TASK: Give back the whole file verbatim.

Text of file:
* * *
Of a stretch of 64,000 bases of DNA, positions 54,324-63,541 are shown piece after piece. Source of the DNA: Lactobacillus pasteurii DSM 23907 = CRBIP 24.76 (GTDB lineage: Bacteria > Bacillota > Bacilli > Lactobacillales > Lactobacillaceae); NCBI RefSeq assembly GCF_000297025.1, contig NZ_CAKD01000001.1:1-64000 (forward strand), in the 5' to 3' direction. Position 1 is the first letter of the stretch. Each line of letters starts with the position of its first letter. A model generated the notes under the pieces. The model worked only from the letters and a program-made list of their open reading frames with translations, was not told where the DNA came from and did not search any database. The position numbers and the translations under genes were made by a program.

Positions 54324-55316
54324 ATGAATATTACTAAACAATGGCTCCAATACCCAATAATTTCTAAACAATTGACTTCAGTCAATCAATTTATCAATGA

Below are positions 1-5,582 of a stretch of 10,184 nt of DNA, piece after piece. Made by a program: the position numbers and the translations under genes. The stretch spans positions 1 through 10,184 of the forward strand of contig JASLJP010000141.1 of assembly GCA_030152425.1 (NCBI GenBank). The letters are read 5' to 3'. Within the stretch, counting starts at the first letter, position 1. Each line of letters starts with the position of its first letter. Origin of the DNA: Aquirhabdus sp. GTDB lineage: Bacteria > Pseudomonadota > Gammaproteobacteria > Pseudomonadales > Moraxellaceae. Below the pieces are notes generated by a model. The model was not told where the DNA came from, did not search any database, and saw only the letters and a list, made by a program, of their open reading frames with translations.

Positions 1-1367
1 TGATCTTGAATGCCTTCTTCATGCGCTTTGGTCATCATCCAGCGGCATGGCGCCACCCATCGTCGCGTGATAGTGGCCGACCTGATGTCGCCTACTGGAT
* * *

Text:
Of a stretch of 64,000 bases of DNA, positions 54,324-63,541 are shown piece after piece. Source of the DNA: Lactobacillus pasteurii DSM 23907 = CRBIP 24.76 (GTDB lineage: Bacteria > Bacillota > Bacilli > Lactobacillales > Lactobacillaceae); NCBI RefSeq assembly GCF_000297025.1, contig NZ_CAKD01000001.1:1-64000 (forward strand), in the 5' to 3' direction. Position 1 is the first letter of the stretch. Each line of letters starts with the position of its first letter. A model generated the notes under the pieces. The model worked only from the letters and a program-made list of their open reading frames with translations, was not told where the DNA came from and did not search any database. The position numbers and the translations under genes were made by a program.

Positions 54324-55316
54324 ATGAATATTACTAAACAATGGCTCCAATACCCAATAATTTCTAAACAATTGACTTCAGTCAATCAATTTATCAATGA

Below are positions 1-5,582 of a stretch of 10,184 nt of DNA, piece after piece. Made by a program: the position numbers and the translations under genes. The stretch spans positions 1 through 10,184 of the forward strand of contig JASLJP010000141.1 of assembly GCA_030152425.1 (NCBI GenBank). The letters are read 5' to 3'. Within the stretch, counting starts at the first letter, position 1. Each line of letters starts with the position of its first letter. Origin of the DNA: Aquirhabdus sp. GTDB lineage: Bacteria > Pseudomonadota > Gammaproteobacteria > Pseudomonadales > Moraxellaceae. Below the pieces are notes generated by a model. The model was not told where the DNA came from, did not search any database, and saw only the letters and a list, made by a program, of their open reading frames with translations.

Positions 1-1367
1 TGATCTTGAATGCCTTCTTCATGCGCTTTGGTCATCATCCAGCGGCATGGCGCCACCCATCGTCGCGTGATAGTGGCCGACCTGATGTCGCCTACTGGAT